## Elements of Geometry: Containing the First Six Books of Euclid, with a Supplement on the Quadrature of the Circle, and the Geometry of Solids: to which are Added, Elements of Plane and Spherical Trigonometry |

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ABCD altitude angle ABC angle BAC arch base bisected Book called centre circle circle ABC circumference coincide common contained cosine cylinder definition demonstrated described diameter difference divided double draw drawn equal equal angles equiangular Euclid exterior angle extremity fall fore four fourth given given straight line greater half inscribed interior join less Let ABC magnitudes manner meet multiple opposite parallel parallelogram pass perpendicular plane polygon prism produced proportional proposition proved Q. E. D. PROP radius ratio reason rectangle contained rectilineal figure right angles segment shewn sides similar sine solid square straight line taken tangent THEOR thing third touches triangle ABC wherefore whole

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Page 49 - PROB. jf 0 a given straight line to apply a parallelogram, which shall be equal to a given triangle, and have one of its angles equal to a given rectilineal angle, Let AB be the given straight line, and C the given triangle, and D the given rectilineal angle.

Page 29 - The angles which one straight line makes with another upon one tide of it, are either two right angles, or are together equal to two right angles. Let the straight line AB make with CD, upon one side of it the angles CBA, ABD ; these are either two right angles, or are together equal to two right angles. For, if the angle CBA be equal to ABD, each of them is a right angle (Def.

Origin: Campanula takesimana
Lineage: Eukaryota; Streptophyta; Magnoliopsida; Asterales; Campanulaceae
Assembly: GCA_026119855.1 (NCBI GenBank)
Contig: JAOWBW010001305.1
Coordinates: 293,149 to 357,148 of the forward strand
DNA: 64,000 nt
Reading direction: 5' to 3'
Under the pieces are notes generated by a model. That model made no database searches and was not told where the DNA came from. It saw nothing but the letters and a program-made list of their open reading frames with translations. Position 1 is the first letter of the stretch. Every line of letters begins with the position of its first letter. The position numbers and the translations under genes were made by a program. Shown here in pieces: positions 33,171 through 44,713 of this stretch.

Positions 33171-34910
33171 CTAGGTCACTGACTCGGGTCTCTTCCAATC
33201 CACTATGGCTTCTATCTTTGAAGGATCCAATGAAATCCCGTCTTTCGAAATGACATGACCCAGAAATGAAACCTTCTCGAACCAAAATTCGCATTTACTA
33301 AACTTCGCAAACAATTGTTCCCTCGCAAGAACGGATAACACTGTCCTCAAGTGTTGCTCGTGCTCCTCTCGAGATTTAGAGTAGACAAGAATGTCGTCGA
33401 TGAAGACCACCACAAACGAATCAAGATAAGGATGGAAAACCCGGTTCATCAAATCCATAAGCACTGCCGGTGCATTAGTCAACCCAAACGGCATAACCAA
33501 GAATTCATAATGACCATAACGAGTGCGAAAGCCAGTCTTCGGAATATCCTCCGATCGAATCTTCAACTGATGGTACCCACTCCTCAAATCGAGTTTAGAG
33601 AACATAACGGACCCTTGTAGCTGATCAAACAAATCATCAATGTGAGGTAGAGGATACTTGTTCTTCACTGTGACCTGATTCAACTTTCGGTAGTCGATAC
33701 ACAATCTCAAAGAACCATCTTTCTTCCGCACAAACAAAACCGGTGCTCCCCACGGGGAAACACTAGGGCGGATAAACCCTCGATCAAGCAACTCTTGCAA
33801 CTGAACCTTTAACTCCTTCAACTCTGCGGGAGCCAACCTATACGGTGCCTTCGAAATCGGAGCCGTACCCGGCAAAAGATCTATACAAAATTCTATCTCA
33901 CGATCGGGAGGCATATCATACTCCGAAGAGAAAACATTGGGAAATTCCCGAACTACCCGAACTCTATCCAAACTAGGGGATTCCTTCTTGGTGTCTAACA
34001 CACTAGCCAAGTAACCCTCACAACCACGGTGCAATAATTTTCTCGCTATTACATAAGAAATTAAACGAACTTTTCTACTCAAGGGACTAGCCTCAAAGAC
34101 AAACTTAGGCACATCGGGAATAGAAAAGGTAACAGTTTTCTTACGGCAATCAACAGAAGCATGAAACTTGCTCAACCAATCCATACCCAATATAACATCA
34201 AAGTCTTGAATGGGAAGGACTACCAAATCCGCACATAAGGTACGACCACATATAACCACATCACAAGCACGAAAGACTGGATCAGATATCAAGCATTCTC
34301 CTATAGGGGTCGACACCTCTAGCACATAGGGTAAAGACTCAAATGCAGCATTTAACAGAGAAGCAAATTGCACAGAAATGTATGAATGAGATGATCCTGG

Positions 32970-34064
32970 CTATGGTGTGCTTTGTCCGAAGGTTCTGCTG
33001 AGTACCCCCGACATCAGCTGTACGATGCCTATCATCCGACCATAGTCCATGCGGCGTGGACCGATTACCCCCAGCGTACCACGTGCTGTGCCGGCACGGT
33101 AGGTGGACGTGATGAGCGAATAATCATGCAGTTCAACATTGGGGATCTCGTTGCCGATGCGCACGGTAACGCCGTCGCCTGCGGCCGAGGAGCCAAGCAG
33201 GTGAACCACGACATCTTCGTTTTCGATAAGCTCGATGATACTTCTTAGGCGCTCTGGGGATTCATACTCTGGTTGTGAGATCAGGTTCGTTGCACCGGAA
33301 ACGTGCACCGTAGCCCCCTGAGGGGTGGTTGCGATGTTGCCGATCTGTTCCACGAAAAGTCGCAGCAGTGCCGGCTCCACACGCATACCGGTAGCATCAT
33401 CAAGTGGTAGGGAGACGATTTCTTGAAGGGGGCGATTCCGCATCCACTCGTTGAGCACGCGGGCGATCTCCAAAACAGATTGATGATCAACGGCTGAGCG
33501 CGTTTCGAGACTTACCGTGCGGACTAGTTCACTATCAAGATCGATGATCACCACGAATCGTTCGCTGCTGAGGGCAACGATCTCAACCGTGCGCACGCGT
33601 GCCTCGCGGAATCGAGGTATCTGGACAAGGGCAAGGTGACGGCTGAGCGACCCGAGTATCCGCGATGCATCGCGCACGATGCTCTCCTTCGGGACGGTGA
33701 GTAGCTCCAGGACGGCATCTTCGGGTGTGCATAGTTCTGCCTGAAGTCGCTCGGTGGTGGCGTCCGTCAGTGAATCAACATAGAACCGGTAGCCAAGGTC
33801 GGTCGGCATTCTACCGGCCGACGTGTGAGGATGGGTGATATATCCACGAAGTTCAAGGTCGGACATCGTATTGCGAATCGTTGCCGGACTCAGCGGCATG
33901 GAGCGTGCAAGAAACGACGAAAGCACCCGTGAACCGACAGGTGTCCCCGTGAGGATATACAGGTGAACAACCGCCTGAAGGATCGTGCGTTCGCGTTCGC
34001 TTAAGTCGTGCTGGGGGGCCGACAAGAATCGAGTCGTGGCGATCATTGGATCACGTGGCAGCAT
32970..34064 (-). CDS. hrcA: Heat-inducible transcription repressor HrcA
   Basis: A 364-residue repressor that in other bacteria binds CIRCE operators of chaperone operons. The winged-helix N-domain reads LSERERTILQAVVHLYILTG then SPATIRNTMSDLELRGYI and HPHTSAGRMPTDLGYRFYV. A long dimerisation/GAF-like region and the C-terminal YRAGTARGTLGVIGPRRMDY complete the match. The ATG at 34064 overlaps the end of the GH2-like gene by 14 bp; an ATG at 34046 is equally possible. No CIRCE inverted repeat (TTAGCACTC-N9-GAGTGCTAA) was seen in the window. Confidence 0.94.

Page 19 - A circle is a plane figure contained by one line, which is called the circumference, and is such that all straight lines drawn from a certain point within the figure to the circumference, are equal to one another.

Page 55 - If a straight line be divided into any two parts, the rectangle contained by the whole and one of the parts, is equal to the rectangle contained by the two parts, together with the square of the aforesaid part.

Page 90 - If from any point without a circle two straight lines be drawn, one of which cuts the circle, and the other touches it ; the rectangle contained by the whole line which cuts the circle, and the part of it without the circle, shall be equal to the square of the line which touches it.

Page 86 - The angle in a semicircle is a right angle; the angle in a segment greater than a semicircle is less than a right angle; and the angle in a segment less than a semicircle is greater than a right angle.

Page 87 - If a straight line touch a circle, and from the point of contact a straight line be drawn cutting the circle, the angles made by this line with the line touching the circle shall be equal to the angles which are in the alternate segments of the circle.

Page 43 - THE straight lines which join the extremities of two equal and parallel straight lines, towards the same parts, are also themselves equal and parallel.

Page 39 - Wherefore, if a straight line, &c. QED PROP. XXIX. THEOR. If a straight line fall upon two parallel straight lines, it makes the alter' male angles equal to one another ; and the exterior angle equal to the interior and opposite upon the same side ; and likewise the two interior angles upon the same. side together equal to two right angles.

Page 54 - If there be two straight lines, one of which is divided into any number of parts, the rectangle contained by the two straight lines is equal to the rectangles contained by the undivided line, and the several parts of the divided line. Let...